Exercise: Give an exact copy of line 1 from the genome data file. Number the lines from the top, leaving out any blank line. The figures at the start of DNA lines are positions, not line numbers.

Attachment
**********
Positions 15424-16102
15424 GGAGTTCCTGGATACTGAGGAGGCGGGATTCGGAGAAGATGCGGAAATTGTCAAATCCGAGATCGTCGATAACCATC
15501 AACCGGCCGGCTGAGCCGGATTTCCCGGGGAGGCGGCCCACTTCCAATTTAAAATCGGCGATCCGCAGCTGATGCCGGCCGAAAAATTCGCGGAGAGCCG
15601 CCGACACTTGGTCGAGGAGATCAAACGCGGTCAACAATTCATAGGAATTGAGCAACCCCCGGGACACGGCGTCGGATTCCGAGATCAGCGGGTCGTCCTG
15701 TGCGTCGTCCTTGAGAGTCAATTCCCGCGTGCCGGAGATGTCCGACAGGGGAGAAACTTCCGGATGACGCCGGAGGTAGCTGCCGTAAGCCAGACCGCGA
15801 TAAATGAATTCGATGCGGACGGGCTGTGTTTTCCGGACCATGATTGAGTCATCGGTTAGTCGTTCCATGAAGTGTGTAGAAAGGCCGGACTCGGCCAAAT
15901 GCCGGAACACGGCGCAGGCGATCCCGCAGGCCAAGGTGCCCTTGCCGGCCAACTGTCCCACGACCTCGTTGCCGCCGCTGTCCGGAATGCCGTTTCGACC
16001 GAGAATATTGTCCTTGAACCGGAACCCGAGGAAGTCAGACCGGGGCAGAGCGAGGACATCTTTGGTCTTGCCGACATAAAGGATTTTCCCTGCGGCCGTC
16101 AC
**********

Positions 15424-16102